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Zimbabwe’s timber industry is under threat from seasonal fires, which has become a predictable annual menace with thousands of forestry jobs lost as a result of the arson particularly in the Eastern Highlands.In recent years, the areas under forest plantations have significantly declined due to the mushrooming of illegal settlers who are allegedly causing uncontrolled veld fires as they try to clear land for farming.

Since 2001, about 36 000 hectares have been lost due to illegal settlements and fires, Timber Producers Association chairman Mr Joseph Kanyekanye said last week.

As a result, about 10 000 people have lost jobs.

Mr Kanyekanye was briefing Environment, Water and Climate Minister Saviour Kasukuwere who visited the Chimanimani plantations and timber processing facilities owned by Allied Timbers last week Thursday.

“If this continues at the current trend, there will be no industry to talk about in the near future,” said Mr Kanyekanye.

“The settlers were migrating from as far as Shurugwi, Hwange, Masvingo and Buhera,” he added.

“Once they settle, they burn fires to clear land for farming and this end up destroying plantations.”

Some of the settlers previously worked for forestry and timber companies, but left the employment due to poor remuneration.

Mr Kanyekanye said engagements have previously been held with authorities but no solution was found.

Even the legal route has also failed to bring sanity.

“Unless something is done, the country may start importing timber in the next few years,” said Mr Kanyekanye.

Mr Joshua Sacco, who owns a gumtree plantation, said Government should find alternative land for the illegal settlers to arrest the problem.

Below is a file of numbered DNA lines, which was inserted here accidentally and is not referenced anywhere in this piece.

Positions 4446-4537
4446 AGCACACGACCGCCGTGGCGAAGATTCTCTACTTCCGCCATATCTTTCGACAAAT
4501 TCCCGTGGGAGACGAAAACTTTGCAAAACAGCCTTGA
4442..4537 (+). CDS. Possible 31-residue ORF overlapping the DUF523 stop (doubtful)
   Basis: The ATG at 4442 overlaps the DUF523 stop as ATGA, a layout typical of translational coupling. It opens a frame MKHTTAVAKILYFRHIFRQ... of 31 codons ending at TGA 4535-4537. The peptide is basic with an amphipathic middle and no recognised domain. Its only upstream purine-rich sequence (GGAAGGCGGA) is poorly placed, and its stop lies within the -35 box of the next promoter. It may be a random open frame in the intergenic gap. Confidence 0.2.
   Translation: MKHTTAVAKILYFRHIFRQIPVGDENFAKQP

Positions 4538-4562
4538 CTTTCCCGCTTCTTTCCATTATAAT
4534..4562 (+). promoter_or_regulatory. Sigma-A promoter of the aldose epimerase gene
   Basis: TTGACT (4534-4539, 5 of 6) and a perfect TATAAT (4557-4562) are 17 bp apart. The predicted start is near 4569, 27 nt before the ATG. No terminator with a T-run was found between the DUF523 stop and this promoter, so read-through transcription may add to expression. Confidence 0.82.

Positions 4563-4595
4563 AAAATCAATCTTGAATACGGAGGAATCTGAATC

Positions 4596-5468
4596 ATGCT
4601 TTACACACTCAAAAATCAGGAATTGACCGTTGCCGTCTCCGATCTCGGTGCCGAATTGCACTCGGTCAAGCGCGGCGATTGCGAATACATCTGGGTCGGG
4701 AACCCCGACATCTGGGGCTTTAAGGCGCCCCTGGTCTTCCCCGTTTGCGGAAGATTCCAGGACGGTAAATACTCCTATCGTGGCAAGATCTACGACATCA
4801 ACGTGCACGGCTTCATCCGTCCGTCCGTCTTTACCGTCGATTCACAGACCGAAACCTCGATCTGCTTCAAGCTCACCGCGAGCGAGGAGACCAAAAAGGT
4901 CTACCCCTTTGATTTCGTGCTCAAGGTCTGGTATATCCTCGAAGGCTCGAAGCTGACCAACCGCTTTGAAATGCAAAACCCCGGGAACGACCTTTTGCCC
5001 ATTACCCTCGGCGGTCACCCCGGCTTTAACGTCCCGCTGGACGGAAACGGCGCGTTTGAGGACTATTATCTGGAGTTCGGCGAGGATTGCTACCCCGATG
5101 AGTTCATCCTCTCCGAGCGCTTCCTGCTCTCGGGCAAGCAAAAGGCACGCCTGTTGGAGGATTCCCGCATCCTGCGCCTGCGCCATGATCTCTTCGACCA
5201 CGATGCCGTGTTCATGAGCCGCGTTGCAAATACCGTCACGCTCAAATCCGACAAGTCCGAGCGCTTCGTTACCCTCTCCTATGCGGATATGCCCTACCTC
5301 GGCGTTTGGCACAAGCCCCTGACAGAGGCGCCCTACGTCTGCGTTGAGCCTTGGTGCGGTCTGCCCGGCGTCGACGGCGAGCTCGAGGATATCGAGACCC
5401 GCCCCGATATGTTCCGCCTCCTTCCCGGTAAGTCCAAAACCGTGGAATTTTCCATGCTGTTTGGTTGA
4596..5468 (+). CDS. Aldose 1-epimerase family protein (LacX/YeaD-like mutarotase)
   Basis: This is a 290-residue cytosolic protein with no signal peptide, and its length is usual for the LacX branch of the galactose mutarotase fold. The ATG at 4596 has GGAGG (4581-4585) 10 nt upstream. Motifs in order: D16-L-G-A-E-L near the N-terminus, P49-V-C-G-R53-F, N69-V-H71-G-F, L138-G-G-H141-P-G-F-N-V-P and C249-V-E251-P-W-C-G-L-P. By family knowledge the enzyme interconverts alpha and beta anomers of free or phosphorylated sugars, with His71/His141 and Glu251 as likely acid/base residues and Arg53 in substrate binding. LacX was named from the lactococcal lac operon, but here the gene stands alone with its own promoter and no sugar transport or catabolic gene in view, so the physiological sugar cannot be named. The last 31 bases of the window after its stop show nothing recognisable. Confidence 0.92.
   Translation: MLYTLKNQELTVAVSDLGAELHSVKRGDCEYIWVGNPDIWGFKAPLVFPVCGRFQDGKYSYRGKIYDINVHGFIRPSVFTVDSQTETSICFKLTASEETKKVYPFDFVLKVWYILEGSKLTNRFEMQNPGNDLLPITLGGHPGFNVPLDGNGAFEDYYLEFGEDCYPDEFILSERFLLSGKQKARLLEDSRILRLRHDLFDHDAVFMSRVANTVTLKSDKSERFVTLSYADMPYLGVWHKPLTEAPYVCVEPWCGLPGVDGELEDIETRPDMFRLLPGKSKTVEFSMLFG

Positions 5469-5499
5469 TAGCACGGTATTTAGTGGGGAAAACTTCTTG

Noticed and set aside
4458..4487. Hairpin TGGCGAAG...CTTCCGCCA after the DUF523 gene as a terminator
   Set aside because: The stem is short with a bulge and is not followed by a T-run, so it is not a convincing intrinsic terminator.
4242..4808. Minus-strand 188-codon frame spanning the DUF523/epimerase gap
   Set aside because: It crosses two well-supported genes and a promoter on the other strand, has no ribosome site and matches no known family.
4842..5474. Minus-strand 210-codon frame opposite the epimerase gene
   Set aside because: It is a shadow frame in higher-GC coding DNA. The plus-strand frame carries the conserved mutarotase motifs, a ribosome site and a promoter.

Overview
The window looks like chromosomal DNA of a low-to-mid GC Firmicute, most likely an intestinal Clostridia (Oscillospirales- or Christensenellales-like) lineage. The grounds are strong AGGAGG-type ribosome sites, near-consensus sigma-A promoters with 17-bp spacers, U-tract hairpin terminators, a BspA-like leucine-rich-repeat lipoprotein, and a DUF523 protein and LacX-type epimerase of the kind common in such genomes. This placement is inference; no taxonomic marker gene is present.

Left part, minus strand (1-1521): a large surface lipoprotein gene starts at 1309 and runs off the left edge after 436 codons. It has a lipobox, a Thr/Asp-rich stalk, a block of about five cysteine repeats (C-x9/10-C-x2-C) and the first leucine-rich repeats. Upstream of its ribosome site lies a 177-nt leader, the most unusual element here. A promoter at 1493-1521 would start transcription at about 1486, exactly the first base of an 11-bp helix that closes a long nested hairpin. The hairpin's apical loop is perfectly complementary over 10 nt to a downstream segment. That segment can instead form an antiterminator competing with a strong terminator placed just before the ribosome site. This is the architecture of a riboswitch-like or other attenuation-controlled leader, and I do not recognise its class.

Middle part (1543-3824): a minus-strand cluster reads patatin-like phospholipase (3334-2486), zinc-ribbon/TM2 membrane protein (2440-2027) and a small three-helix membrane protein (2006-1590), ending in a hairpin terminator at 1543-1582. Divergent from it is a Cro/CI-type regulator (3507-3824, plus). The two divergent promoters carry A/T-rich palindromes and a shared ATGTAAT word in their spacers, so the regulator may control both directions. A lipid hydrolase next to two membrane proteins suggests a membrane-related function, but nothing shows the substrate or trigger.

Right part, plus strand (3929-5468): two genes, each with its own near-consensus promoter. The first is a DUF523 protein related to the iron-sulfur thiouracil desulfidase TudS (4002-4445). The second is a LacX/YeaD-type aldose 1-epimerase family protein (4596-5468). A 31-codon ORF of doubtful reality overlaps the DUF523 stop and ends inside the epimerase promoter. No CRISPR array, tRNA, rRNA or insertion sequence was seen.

“If an alternative land can be found for them, timber producers will fund their relocation,” said Mr Kanyekanye.

Minister Saviour Kasukuwere said he would implore Minister of State for Manicaland Province to look into the matter.

“In the recent past, the forest plantations area has dwindled owing to mushrooming of illegal settlements in these forest plantations,” said Minister Kasukuwere.

“This challenge has also been accompanied by uncontrolled fires, which destroy vast tracts of forest plantations as settlers try to clear land for agricultural purposes. Mining activities in the forests plantations are also causing massive land degradation.

“If we do not arrest this issue, we may continue to lose forest plantation areas. This will bring its own challenges in the future where shortage of timber in the country will result in huge importations.”

However, some settlers have blamed “disgruntled” former employees for starting fires as way of “sabotage”.

“They always blame us for the fires but we believe the relations between some of the companies and workers are in bad state. We have heard about people dismissed unfairly and we believe this is where the hostility is coming from,” said one settler.

Minister Kasukuwere said Government would address the challenges facing the sector to restore viability.

Later, Minister Kasukuwere commissioned a US$1 million sawmill acquired by Allied Timbers at Gwendingwe as part of the group’s modernisation programme.

The new sawmill produces 4 000 cubic metres of sawn timber per month, almost double capacity of the old machine. It also reduces operating costs by 42 percent.

Gwendingwe mill should be turning over US$1 million per month when the mill is fully operational, said Mr Kanyekanye. In the medium-term, Allied intends to replace the other four old mills to achieve production efficiencies. Allied directly employs 1 400 people and has milling capacity of 120 000 cubic metres per year.

Currently, the company is milling about 70 000 cubic metres per year.

The company is looking forward to grow its plantation at a rate of 1 500 hectare per year starting this year and gradually increase to 3 000 hectare.

In the region, Allied is exporting to South Africa, Namibia and Botswana. It has also started exporting to Zambia.

Source : The Herald

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